BRITISH scientists have made a breakthrough that could hold the key to curing baldness.
They have found a way of cloning the tiny cells that contain the body’s instructions for growing new hair.
When these laboratory-grown cells are put back into human skin, they trigger hair growth.
Although research is at an early stage, the scientists from Durham University, working with colleagues from Columbia University in the US, say it represents a real breakthrough in reversing the hair loss that blights millions of men and women.
It could eventually transform the treatment of baldness, which is at the moment limited to drug therapy or hair transplants.
Drugs can have side-effects and hair transplants simply redistribute existing hair.
By contrast, the breakthrough cloning technique boosts the number of hairs on a patient’s head. The scientists took a strip of human scalp and extract tiny cells called dermal papillae, found in clumps at the base of a hair.
They cloned these cells in a lab dish to produce multiple copies.
The clumps were then transplanted into a piece of human skin that had been grafted on to the backs of mice.
Previous attempts to get cloned cells to sprout hair had failed.
But this time cells from all seven human donors triggered hair growth and, in two or three cases, the tufts broke through the skin, according to the team’s report in the journal Proceedings of the National Academy of Sciences.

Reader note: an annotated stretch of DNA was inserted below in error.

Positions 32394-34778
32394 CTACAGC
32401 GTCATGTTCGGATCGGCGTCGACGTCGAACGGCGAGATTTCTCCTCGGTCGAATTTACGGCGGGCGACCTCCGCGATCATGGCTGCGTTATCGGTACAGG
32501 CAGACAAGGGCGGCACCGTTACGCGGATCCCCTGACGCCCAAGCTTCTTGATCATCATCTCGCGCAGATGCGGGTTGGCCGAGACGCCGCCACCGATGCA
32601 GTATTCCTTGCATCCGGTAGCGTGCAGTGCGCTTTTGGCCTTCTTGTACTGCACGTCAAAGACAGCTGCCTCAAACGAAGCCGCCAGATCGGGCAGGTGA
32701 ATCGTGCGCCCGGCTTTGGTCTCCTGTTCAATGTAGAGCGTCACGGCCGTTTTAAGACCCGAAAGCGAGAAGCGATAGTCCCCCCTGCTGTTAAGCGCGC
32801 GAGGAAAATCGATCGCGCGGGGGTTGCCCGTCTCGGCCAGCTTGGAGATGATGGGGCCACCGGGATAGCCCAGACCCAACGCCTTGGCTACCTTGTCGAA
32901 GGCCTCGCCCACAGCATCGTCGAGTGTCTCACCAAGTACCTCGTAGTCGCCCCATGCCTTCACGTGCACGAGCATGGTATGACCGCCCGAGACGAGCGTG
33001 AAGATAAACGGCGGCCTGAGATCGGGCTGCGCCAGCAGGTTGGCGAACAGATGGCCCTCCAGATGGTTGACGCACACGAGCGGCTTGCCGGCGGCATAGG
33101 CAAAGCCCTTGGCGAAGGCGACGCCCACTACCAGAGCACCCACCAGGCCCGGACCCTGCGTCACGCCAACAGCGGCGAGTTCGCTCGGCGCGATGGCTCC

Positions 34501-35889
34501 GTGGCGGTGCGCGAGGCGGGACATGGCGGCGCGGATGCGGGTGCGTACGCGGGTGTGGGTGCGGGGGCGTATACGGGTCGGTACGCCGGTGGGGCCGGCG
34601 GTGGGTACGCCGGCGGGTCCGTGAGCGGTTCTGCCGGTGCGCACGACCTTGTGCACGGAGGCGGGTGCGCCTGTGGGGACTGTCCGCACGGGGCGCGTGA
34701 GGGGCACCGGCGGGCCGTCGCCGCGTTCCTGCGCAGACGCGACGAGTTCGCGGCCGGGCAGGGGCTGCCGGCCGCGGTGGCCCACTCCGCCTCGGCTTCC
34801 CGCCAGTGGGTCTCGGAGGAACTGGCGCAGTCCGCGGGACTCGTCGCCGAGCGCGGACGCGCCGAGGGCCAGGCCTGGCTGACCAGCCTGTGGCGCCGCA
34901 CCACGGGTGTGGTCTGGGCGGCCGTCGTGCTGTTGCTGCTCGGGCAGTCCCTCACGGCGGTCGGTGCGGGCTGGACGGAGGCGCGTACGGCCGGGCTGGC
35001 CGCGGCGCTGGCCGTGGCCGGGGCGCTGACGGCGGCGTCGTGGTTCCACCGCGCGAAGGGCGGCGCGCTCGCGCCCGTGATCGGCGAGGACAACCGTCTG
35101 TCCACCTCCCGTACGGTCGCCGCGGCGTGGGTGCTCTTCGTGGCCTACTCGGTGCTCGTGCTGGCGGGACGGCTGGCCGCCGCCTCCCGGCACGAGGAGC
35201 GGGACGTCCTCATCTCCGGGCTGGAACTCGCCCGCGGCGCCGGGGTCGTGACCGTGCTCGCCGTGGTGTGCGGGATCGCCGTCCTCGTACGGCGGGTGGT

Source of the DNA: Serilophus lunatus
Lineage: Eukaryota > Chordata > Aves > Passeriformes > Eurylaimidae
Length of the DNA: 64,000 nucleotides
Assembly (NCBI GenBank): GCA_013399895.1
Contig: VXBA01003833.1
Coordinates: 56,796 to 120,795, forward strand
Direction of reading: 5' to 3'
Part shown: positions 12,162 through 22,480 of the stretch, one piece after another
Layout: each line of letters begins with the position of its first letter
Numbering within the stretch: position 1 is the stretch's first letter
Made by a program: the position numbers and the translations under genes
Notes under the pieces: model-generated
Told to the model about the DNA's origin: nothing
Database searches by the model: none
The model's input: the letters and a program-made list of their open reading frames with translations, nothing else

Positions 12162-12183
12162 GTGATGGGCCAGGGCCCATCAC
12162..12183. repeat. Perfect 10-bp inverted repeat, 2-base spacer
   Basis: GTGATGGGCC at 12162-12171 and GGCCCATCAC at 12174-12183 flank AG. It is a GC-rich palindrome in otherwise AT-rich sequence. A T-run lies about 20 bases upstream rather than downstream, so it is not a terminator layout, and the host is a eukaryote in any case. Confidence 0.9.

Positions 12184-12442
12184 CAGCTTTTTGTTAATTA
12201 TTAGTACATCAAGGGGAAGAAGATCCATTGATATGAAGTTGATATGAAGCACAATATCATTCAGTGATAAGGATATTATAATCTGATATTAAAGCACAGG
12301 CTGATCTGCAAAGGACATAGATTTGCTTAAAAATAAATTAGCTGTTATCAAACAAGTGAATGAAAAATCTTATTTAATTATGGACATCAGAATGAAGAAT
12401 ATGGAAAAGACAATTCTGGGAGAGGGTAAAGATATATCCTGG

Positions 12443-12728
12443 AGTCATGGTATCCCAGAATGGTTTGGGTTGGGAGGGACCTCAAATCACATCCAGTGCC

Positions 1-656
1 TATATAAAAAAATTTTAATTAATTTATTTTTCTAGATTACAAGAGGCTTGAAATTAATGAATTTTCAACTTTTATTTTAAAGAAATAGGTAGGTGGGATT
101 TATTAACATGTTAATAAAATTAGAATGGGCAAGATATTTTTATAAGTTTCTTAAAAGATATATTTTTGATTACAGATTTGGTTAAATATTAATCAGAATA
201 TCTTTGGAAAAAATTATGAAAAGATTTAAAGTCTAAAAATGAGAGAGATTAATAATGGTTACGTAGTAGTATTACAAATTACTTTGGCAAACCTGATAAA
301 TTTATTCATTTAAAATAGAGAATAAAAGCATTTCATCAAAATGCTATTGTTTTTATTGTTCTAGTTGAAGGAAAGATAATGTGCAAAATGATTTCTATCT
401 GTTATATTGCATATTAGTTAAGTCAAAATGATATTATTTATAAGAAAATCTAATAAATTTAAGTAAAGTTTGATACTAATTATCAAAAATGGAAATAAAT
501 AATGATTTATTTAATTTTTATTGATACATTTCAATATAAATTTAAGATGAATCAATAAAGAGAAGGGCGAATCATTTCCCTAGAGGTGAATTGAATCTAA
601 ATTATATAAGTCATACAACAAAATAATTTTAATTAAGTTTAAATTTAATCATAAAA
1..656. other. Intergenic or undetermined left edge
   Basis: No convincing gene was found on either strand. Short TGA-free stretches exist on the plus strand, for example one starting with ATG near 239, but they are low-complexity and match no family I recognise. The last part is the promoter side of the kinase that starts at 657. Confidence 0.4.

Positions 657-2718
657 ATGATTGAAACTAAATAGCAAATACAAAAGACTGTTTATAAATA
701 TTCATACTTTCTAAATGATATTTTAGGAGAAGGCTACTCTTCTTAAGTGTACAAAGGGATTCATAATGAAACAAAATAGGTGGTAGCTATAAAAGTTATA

The new hairs were white but Durham researcher Colin Jahoda says it should possible to produce coloured hair in future.
Starting with a sample of a person’s own cells should also mean that any new hair is a good match in terms of texture and curliness. Professor Jahoda said: ‘There are a lot of technical hurdles to cross before using it as a cosmetic treatment but this is a very important step forward.’
It is hoped that the first human trials will start soon and that men and women will both eventually receive the treatment. Although baldness is usually thought of as a male problem, some eight million British women are losing their hair.
Burns victims could also benefit, as grafted skin could be made to grow hair.
It is too early to say how much the new method would cost but it could be cheaper than hair transplants, which average Pound6,000 to Pound10,000 but can cost Pound30,000.
However, Dr David Fenton of the British Association of Dermatologists warned that any use as a routine treatment is years away.
‘It is something for researchers to be excited about but not something that consumers should hold their breath for,’ he said.